Dearborn’s reborn off-road adventurer is now available in the UK as a grey import. Most likely works better overseas than it does here but is still good fun, if irrational

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Ever since the Ford Bronco was unveiled for the American market, Europe has been lusting after the retro-modern Jeep Wrangler rival. Until, finally, in early 2023 Ford confirmed that it would bring the Bronco to some European markets – albeit, sadly only a few left-hand drive countries, with France and Germany likely to be the biggest markets.

But, the good news for those in the UK lusting after a Bronco is that you can get a new one (unofficially imported) here if you ask the right dealer: London’s Clive Sutton, which is also big into the Ford Mustang and the Chevrolet Corvette.

The windows are frameless, which will make the doors lighter to lift off but harder to chain to a tree while you’re off adventuring

Unveiled in 2020, reviving a grand old name, the Bronco is a separate-chassis 4x4 that comes in two-door or four-door forms. There’s also the Bronco Sport, a very different, smaller, more road-focused unibody SUV, although this model won’t be coming to Europe, which will only get the four-door version complete in Outer Banks or ultimate, hardcore off-roading Badlands spec with a 2.7-litre V6 petrol engine.

Still, if you’re importing from America rather than Europe you can – of course – take your pick from the entire, full-fat, Bronco range. Even so, it is worth noting that there are persistent rumours of Ford making a right-hand drive Bronco for Australia (and other potentially relevant right-hand drive markets). For now, it’s a left-hooker or nothing. 

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Given how many SUVs are now over the 5.0-metre milestone, the Ford Bronco is almost mid-sized, at 4.8m long and 1.9m wide. All have 2WD modes, or 4WD with high and low ratios. The doors and roof come off - you can get a removable soft- or hard-top (hard top only in Europe) - and even the tailgate swings open sideways.

Jeep sells more than 200,000 Wranglers per year and does a pretty good line in parts, too, so you can see why Ford would fancy dropping a strong name into that class. The Bronco is a car built for adventures in the kind of space that Americans enjoy but of which we don’t have so much.

This Outer Banks edition is a sort of mid-range model, on more road-focused tyres than those above it – although, as with Jeeps, the more rugged they are, the better Broncos look (to my eyes, at least). Americans can choose from a 2.3-litre Ecoboost engine making 270bhp, a 330bhp 2.7-litre V6 and a 3.0-litre performance Raptor. Those European markets that get the Bronco must make do with the 2.7-litre, complete with a 10-speed automatic gearbox.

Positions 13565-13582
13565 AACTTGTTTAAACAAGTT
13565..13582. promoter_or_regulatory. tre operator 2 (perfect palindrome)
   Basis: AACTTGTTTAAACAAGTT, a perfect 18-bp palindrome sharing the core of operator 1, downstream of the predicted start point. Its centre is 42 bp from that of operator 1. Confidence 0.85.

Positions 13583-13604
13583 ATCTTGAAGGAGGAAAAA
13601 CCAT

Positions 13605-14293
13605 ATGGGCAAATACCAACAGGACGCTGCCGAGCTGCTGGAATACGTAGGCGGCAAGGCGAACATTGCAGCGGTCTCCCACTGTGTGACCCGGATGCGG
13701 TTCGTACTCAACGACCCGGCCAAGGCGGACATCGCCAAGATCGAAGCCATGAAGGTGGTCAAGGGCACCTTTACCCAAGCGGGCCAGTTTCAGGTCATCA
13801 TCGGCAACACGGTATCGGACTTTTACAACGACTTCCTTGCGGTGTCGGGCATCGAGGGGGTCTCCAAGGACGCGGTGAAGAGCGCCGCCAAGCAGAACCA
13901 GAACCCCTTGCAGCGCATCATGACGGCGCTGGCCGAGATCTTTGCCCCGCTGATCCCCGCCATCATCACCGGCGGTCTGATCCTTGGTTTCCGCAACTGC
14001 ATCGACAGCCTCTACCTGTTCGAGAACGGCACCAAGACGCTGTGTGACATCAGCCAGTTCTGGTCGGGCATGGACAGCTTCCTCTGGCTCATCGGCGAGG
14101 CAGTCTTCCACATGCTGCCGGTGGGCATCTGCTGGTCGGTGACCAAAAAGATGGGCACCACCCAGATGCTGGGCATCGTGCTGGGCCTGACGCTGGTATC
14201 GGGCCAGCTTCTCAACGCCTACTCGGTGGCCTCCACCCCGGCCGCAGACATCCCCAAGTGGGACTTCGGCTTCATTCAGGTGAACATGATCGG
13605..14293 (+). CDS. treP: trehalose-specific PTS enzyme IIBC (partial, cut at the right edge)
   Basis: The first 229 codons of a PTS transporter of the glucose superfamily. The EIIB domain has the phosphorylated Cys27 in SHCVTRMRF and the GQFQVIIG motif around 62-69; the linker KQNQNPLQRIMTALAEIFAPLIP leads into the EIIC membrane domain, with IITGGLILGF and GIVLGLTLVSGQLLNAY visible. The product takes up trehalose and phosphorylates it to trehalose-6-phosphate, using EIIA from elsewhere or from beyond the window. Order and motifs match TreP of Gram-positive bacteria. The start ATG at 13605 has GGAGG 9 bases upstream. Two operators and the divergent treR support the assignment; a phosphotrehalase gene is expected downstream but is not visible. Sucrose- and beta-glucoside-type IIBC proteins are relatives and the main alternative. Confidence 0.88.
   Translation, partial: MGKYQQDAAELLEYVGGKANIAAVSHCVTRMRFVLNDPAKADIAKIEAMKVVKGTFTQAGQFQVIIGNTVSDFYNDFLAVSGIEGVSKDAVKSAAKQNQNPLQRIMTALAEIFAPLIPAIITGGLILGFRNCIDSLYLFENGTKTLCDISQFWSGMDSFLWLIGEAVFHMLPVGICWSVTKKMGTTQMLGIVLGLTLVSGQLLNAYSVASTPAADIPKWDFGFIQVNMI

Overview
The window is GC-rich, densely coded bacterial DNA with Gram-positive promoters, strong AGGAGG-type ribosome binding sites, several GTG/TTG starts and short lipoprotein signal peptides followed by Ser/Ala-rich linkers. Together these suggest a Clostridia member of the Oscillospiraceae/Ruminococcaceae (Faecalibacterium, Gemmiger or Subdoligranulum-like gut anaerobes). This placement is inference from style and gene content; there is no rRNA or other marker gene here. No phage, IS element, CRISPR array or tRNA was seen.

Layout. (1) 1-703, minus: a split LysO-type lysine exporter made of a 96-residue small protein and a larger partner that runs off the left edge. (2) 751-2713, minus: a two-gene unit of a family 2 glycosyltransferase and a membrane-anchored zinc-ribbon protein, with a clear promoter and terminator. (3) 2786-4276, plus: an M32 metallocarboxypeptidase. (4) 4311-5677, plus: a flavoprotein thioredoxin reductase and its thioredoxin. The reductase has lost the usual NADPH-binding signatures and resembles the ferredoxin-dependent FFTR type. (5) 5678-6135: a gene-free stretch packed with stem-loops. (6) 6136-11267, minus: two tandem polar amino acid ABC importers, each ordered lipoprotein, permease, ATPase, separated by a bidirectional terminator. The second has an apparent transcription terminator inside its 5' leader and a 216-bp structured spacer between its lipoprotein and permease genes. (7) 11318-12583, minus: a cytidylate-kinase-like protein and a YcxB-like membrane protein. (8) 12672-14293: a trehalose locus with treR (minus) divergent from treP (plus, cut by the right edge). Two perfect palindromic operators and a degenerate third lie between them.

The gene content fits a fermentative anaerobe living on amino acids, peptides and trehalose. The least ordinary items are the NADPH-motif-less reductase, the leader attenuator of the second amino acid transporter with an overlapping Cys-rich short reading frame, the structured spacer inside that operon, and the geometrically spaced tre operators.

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Inside, the Bronco does look the authentic, rugged part. The driving position is sound, with an imperious view out punctuated by the bonnet grab handles – there for strapping on a roof-mounted kayak or mounting ‘limb risers’ (which move branches out of the way), and generally to enable all kinds of brilliantly aspirational outdoorsy stuff. Plus, they make the car easy to place on the road. Which is useful, as the steering wheel is on the wrong side of the cabin.

Still, the ergonomics are sound. There are separate chunky heating and ventilation controls and audio buttons, waterproof-looking rubberised switches, plus a modest touchscreen and a configurable digital instrument pack (whose dials could be rounder and clearer).

There’s plenty of head room all around and netted storage pockets in the doors to prevent things from rattling about. Two tall-ish adults will be fine in the back of the four-door Bronco, but legroom is compromised in the shorter wheelbase two-door Bronco so those same six-footers will still fit but with a bit of a squeeze.

The four-door Bronco has a 471-litre boot, while the two-door has almost half that. Both have a side-opening, half-height tailgate, which is less useful than a traditional hatch as it takes up so much space when you swing it open. However, the rear window top-hinges and swings upwards, and of course takes up less height than a normal hatchback - so you can chuck lighter stuff in the rubber-lined boot quite easily.

Not only that, but there’s a ‘slide-out load floor’ that you pull from beneath the boot floor to create a perch (very Range Rover split tailgate-esque) at the back. Cute, and genuinely useful if you’re going to take your Bronco to remote areas where seating options are either in the car or on the ground.


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The turbocharged four-cylinder engine starts to a refined idle, and brake modulation, creep and initial throttle response are easy. That’s the kind of thing that can really matter off road but makes mooching out of London traffic better, too.